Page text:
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Thread: What useful stuff has philosophy accomplished for man-kind?

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    Elder Contributor Underseer's Avatar
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    In his opening statements, this scientist openly questions how he could have ever functioned without studying a branch of philosophy called the philosophy of science.

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    Mazzie Daius fromderinside's Avatar
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    Yeah. Its a convenient cathbag for all those scientists who answered questions about how to do science as they came upon them. the scientist could, just as easily and practically more effectively, searched through history of science finding scientists who made advances in methodology them read them without having to decouple empirical naturalism from rationalism.

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    Quote Originally Posted by fromderinside View Post
    Yeah. Its a convenient cathbag for all those scientists who answered questions about how to do science as they came upon them. the scientist could, just as easily and practically more effectively, searched through history of science finding scientists who made advances in methodology them read them without having to decouple empirical naturalism from rationalism.
    How would you tell whether those historical scientists had made a mistake?

    You don't need to study statistics to do science, since there are several computer-based statistical packages that will do all the math for you. But the quality of your work will be better if you understand why things are done in a certain way, and under what circumstances the assumptions you're relying on might change. Similarly for philosophy of science. For some areas of science, these really aren't big concerns, so a lot depends on what area you're working in.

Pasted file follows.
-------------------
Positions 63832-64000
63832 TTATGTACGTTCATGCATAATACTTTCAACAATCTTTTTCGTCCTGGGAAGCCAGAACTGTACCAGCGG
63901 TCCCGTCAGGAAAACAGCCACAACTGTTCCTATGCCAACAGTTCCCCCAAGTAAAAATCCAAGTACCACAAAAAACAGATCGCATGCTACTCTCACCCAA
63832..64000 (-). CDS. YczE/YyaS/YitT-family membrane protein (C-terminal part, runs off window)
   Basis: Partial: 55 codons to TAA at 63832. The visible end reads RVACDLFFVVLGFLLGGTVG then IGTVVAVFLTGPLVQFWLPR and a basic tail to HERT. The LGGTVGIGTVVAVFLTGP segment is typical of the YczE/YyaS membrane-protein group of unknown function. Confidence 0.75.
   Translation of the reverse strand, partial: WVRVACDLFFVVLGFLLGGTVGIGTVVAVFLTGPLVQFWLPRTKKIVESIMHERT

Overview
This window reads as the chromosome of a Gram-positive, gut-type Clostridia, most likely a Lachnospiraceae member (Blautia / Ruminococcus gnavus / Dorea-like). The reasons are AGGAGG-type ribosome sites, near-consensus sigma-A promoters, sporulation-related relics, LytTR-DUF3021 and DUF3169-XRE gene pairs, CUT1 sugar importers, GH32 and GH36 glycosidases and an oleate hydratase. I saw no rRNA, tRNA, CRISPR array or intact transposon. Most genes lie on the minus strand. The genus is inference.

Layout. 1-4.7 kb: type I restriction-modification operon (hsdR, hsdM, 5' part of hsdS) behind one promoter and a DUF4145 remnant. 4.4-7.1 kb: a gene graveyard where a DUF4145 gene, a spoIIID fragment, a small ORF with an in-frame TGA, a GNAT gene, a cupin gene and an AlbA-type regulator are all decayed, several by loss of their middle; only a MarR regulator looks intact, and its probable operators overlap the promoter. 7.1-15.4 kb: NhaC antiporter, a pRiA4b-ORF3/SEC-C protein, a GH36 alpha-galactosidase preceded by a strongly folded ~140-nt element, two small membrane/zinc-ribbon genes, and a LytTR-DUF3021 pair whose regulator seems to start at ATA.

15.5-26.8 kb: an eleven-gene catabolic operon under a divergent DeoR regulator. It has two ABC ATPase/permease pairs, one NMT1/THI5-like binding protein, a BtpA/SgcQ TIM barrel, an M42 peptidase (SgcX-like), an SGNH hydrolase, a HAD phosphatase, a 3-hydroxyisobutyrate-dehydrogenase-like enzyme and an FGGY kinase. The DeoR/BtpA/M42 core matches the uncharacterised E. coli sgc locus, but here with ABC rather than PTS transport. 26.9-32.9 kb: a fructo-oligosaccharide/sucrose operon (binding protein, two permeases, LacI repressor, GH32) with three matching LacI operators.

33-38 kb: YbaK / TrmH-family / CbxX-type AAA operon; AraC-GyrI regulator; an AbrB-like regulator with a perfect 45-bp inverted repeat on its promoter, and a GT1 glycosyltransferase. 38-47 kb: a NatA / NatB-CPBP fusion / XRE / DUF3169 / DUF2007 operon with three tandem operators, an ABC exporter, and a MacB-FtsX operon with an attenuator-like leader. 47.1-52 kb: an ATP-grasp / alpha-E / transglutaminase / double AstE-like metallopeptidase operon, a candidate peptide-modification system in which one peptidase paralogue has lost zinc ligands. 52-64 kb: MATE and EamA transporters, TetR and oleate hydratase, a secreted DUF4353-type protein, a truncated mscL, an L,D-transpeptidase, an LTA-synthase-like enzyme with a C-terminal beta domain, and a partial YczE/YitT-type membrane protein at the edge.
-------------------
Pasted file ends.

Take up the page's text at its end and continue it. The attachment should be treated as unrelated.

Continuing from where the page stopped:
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    Mazzie Daius fromderinside's Avatar
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    Quote Originally Posted by Togo View Post
    Quote Originally Posted by fromderinside View Post
    Yeah. Its a convenient cathbag for all those scientists who answered questions about how to do science as they came upon them. the scientist could, just as easily and practically more effectively, searched through history of science finding scientists who made advances in methodology them read them without having to decouple empirical naturalism from rationalism.
    How would you tell whether those historical scientists had made a mistake?

    You don't need to study statistics to do science, since there are several computer-based statistical packages that will do all the math for you. But the quality of your work will be better if you understand why things are done in a certain way, and under what circumstances the assumptions you're relying on might change. Similarly for philosophy of science. For some areas of science, these really aren't big concerns, so a lot depends on what area you're working in.
    Other than you did a better job of writing your post there is nothing relevant to my thesis in your post.